Courtesy of BAMN
Activist group By Any Means Necessary protests reopening the city’s public schools amid the pandemic.
Parents and caretakers have through the weekend to adjust work schedules to accommodate the temporary suspension of all in-person learning throughout Detroit Public Schools Community District.
The announcement, made Thursday by the district's administration, discontinues in-person learning starting Monday, Nov. 16, at which point all classes will pivot to a remote format through Jan. 11.
DPSCD Superintendent Nikolai Vitti said the decision to reopen for in-person classes in the first place was based on science and data, which is also how they came to the decision to quickly move back toward remote-learning as cases increase throughout the state, and as metro Detroit's COVID-19 infection rate approaches 5-7%.
“I am remarkably proud of District staff, principals, and school-level staff who have stayed faithful to our COVID-19 safety strategies. This has allowed us to keep schools open for in-person learning and access to our learning centers with a limited number of outbreaks as compared to other districts and schools throughout the state,” Vitti said in a statement
“Despite the reality of COVID-19, we have been able to keep employees and students safe and serve them directly if their families needed that level of support. As we have been doing throughout this pandemic, we will continue to adjust to serve our students and families by expanding direct technology support for families while also continuing to feed students.”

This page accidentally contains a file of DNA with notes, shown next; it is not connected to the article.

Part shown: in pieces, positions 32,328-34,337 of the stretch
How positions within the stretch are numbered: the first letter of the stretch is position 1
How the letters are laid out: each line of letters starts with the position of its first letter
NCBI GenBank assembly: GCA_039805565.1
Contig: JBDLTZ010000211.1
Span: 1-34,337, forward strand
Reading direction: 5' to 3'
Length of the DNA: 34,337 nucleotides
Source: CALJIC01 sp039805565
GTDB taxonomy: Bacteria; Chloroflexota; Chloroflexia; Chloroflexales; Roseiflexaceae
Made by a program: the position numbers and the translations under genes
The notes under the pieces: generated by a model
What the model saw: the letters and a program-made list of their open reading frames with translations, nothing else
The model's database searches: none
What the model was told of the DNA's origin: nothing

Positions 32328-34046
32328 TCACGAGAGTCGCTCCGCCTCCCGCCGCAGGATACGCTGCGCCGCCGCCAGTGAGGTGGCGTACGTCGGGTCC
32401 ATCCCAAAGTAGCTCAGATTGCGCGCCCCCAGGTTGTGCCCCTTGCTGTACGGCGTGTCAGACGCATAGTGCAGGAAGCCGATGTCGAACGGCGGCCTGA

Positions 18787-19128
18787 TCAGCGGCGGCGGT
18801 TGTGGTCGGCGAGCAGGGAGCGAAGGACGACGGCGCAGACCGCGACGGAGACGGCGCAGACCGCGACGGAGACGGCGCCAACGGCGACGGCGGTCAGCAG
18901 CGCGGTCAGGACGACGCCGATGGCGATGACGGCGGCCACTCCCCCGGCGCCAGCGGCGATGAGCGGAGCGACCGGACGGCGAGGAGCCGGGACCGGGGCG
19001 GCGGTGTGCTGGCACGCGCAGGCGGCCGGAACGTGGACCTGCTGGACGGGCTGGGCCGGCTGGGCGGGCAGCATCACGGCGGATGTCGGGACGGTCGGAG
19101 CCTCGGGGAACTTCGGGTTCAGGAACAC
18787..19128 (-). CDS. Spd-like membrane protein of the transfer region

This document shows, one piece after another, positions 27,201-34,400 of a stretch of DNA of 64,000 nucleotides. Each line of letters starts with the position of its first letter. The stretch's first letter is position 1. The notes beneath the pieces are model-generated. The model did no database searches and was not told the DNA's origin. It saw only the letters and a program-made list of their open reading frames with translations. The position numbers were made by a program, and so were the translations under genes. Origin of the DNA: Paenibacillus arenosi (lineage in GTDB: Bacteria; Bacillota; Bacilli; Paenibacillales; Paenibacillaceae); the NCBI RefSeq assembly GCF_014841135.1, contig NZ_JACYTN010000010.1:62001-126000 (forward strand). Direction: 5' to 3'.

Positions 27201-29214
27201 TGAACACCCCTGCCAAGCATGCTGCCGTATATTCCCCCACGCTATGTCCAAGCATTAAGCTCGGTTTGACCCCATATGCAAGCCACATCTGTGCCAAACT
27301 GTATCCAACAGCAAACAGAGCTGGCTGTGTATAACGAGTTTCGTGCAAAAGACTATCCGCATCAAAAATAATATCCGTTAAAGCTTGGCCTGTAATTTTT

The district's decision to resume in-person learning this summer was met with protests from education advocacy groups, civil rights organizations, parents, and faculty, who called into question the safety of the students. One such activist group, By Any Means Necessary, spearheaded a protest which blocked school buses from picking up students, as well as a lawsuit against DPSCD in an attempt to stop summer classes, which resulted in a judge ordering the district to test its summer school students for COVID-19.
Benjamin Royal, a teacher, executive board member with the Detroit Federation of Teachers, and caucus member with Equal Opportunity Now and By Any Means Necessary, hailed the suspension of in-person learning as “a victory for the people of Detroit.”
“This fight started over the summer where we laid the groundwork for the district to finally have to acknowledge how impossibly dangerous it is for the schools to be open during this pandemic,” Royal said in a press release. “And an increasing number of parents have been withdrawing from face-to-face programs as the case numbers continue to skyrocket. It was only a matter of time before the schools would have to shut down for lack of students anyway.”
He argues that the district should not question whether it should reopen for in-person learning at all this year, adding that the next four months are poised to be the deadliest yet since the pandemic started in March.
A September prediction made by the Institute for Health Metrics and Evaluation at the University of Washington
suggested that the U.S. could be facing a worst-case scenario of 600,000 deaths due to COVID-19 by Jan. 1.
“Now is the time for all districts to follow Detroit’s lead and declare for fully virtual learning until mass testing confirms the pandemic is no longer spreading,” Royal said. “Every union of teachers and other school employees must also fight to shut down any schools that remain open now and to win the right of all school employees to work from home.”
Royal also called for Superintendent Vitti's resignation.
"DPSCD administration also needs to drop its legal claim that districts are prohibited from mandating COVID-19 testing," he said. "They are trying to put 'individual rights' before the health and safety of hundreds of thousands of students, teachers, parents, and community members. Superintendent Vitti needs to resign now."
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